“Weight is everything in High-Altitude Balloons. A slight miscalculation of weight and there will be no lift. The weight did not match the amount of hydrogen in the balloon. So, we pumped in more,” Pardorla recalled of their first HAB. Twice their HAB landed on the sea and recovered with the help of the Philippine Coast Guard. The third landed inland in Barangay Tacpao, Guihulngan, Negros Oriental, some 89 kilometers. between the two provinces.

It was found and picked up by a farmer, Pedro Perolino, from Sitio Kalabasa, Barangay Tacpao, and turned it over to members of the Life Support System (LSS) Karunungan Flight Team the same day.

Passion

His team’s first launch caught the attention of the Department of Science and Technology’s (DOST) Philippine Council for Industry, Energy and Emerging Technology Research and Development (PCIEERD). Soon PCIEERD invited them to participate in the search for its YIP.

Introduced during its seventh anniversary celebration on June 29, 2017, PCIEERD’s YIP helps researchers in high-school work on their passion. Only seven—five schools (one of them the SCC) and two individuals—passed the YIP’s stringent qualification requirements.

For YIP, PCIEERD grants as much as P500,000 for a research project. SCC received P250,000 for its HAB research project, the space technology application.

Their second HAB flew on May 8, sailed into the sky and landed in the sea off Negros Oriental, and fished off by fishermen. The HAB had a payload of, aside from sensors, seven mice for an experiment on LSS in space for four hours, with a reserve for one to two hours for recovery.

The second and third HAB marked the utilization of PCIEERD’s funding grant.

“What happened after four hours, we had ‘lost-case’ balloon. More than 24 hours of search and recovery, it was recovered at sea by fishermen,” he narrated.

Unfortunately, the seven mice were found dead. The “capsule” that contained the mice and its LSS showed intense shaking due to mishandling by the fisherman, and a small amount of seawater was found inside.

He blamed the copper tubing connected to the small external oxygen tank leading to the LSS inside.

The capsule could have hit a hard object because there was a dent, detaching the copper tubing from the oxygen tank. It caused sea water to get inside.

A video from one of the three memory cards (the other two SD cards were damaged), showed the mice were resting, not agitated, which indicated that internal condition was stable, he added.

Study on the stratosphere

The HABs were meant to study the stratosphere, which is above what is called the “Armstrong Line,” the area where no one can survive without a space suit. But it is not quite “space” yet.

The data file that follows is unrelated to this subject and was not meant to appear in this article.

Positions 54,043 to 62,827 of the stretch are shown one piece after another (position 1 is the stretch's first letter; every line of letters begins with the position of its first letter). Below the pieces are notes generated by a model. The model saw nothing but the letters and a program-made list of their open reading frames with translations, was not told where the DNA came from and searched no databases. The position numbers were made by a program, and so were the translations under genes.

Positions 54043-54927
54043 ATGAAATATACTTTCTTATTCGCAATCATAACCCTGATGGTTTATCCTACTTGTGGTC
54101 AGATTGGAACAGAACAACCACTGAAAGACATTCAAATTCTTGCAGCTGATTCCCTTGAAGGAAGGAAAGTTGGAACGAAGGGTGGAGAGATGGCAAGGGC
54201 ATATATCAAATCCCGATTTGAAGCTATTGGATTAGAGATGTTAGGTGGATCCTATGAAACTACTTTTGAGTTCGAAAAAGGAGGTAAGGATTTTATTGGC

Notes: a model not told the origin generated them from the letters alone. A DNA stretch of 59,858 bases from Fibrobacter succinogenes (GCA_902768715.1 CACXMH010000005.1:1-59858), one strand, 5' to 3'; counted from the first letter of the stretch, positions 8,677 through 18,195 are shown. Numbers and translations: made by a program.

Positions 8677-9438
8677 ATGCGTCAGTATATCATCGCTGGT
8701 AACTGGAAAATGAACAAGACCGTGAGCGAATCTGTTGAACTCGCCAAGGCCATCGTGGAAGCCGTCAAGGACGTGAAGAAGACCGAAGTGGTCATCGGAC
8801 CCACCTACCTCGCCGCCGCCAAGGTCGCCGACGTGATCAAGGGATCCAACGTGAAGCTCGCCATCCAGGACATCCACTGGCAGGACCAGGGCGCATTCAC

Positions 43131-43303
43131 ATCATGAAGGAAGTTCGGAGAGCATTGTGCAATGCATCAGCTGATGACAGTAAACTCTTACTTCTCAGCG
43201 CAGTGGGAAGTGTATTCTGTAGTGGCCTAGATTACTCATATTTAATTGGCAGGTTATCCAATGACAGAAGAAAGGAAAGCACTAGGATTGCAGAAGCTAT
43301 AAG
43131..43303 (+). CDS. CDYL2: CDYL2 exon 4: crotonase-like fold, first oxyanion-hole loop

Pardorla explained that the stratosphere is the area in the sky between Earth and space. He said that for their experiment it was a perfect area because it simulates the space.

The team placed sensors for temperatures inside and outside, for internal and external air pressure, for internal and external humidity, for ambient light and for oxygen and carbon dioxide. There also were two GPS devices for redundancy.

He said external sensors are more complex because they have to be space-rated, which means it can survive up to minus 55 degrees Celsius (about eight times colder than a freezer).

The school’s HAB had a “burst altitude” of approximately 100,000 feet (30,000 meters). It means it will burst around that altitude as it could no longer take its expansion caused by the gas inside, he pointed out.

The HAB has a launch volume of 11.5 cubic meters, with 2.80 meters launch diameter. Up in the stratosphere, its gas expands up to 1,150 cubic meters with 13 meters of burst diameter, Pastor said.

“It took us nine to 10 months to assemble all the sensors, which included programming and various rigid testing, to ensure that it is space-rated and flight-ready,” Cantos recalled.

The Assembly of the entire payload train, on the other hand, took the team approximately 14 hours for the launch. A single 3,000 gram balloon costs around P25,000, inclusive of shipping.

Pardorla said they are still analyzing the data from the latest HAB.

In the first and second HABs, he added they were able to prove that on the stratosphere there is extreme low pressure and extreme low temperature.

A human in the stratosphere without a space suit will have his blood boil and experience hypoxia. Humidity is very low; there is no vapor. Thus, in flying High Altitude Balloon, “we can simulate space-like conditions,” Pardorla said.

Source: https://businessmirror.com.ph/cebus-young-science-geeks-reach-for-the-sky/